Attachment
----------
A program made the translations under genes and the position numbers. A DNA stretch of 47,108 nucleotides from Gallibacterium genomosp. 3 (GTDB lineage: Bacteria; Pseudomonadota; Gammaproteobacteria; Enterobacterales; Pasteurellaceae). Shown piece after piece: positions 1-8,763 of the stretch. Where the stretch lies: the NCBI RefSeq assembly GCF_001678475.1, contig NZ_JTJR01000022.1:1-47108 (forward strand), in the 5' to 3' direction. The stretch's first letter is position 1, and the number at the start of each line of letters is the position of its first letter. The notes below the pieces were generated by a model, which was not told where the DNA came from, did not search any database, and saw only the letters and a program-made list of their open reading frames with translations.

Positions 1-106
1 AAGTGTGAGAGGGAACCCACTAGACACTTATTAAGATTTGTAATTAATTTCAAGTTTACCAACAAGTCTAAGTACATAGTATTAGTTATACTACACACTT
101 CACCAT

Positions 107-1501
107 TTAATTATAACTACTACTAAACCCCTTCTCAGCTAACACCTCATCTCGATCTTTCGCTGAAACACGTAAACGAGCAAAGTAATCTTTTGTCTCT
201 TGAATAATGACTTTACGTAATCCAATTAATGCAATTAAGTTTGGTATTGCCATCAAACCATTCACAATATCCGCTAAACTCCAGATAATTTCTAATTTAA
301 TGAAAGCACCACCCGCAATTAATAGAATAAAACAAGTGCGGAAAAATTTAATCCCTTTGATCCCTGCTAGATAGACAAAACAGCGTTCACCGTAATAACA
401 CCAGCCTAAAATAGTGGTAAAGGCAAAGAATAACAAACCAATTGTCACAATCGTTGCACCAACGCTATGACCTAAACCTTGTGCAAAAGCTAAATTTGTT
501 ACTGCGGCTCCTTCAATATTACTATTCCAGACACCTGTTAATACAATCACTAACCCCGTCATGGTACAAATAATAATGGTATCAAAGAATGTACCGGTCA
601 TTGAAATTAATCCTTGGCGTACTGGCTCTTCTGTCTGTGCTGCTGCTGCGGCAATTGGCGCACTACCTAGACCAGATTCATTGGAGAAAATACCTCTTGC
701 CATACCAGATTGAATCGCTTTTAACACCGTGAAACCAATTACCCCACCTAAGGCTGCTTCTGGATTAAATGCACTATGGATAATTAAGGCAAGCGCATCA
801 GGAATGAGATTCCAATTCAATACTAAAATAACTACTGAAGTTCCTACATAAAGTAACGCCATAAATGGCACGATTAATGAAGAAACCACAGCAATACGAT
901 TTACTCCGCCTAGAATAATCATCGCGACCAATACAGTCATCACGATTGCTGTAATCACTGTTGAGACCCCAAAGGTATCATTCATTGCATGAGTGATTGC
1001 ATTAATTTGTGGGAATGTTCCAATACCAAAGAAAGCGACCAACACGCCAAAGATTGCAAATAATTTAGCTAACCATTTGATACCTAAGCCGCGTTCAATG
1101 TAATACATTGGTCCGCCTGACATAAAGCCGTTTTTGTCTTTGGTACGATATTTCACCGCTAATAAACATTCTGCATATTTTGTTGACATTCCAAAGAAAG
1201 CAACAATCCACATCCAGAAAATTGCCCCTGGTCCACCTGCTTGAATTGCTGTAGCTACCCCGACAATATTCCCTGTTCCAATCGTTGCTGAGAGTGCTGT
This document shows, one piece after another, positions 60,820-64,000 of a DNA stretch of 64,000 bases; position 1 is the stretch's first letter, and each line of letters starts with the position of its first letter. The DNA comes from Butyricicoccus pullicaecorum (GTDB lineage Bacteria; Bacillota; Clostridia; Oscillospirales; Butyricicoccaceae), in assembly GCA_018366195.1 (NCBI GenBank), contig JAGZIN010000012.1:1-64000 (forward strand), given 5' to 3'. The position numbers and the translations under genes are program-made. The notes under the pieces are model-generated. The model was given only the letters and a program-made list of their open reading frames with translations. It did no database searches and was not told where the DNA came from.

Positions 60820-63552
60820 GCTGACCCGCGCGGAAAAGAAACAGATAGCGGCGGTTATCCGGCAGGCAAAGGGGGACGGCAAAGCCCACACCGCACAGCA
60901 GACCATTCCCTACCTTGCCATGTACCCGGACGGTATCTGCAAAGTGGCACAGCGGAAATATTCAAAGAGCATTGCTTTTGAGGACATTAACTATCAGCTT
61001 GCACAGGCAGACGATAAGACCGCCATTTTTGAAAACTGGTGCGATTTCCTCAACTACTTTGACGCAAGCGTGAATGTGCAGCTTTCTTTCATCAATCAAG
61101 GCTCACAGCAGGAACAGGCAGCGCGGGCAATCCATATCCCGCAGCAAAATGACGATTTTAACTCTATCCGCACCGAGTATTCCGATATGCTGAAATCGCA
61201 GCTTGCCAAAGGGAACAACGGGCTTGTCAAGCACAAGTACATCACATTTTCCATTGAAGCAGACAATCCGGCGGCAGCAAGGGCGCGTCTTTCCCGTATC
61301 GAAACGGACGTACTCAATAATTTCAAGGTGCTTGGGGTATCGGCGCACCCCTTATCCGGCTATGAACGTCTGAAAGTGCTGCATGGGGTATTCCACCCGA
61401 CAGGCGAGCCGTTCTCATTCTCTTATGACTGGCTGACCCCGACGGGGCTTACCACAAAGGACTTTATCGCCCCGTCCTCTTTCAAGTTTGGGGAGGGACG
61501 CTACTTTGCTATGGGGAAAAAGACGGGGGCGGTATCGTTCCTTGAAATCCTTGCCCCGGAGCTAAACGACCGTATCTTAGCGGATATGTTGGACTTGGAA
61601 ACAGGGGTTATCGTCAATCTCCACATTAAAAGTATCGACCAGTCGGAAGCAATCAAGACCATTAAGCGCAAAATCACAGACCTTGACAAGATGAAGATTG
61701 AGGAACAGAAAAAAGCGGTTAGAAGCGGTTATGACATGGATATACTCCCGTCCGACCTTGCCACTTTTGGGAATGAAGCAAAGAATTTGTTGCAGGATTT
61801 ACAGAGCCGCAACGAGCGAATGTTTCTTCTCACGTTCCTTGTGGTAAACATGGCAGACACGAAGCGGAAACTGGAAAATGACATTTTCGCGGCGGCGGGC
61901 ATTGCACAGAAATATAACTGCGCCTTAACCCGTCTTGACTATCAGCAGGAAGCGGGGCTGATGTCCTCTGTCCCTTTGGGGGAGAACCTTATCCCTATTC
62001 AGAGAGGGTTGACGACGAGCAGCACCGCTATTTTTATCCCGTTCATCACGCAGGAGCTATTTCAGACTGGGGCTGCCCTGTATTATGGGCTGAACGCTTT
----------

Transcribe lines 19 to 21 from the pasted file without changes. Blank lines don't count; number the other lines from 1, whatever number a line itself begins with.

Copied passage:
Positions 60820-63552
60820 GCTGACCCGCGCGGAAAAGAAACAGATAGCGGCGGTTATCCGGCAGGCAAAGGGGGACGGCAAAGCCCACACCGCACAGCA
60901 GACCATTCCCTACCTTGCCATGTACCCGGACGGTATCTGCAAAGTGGCACAGCGGAAATATTCAAAGAGCATTGCTTTTGAGGACATTAACTATCAGCTT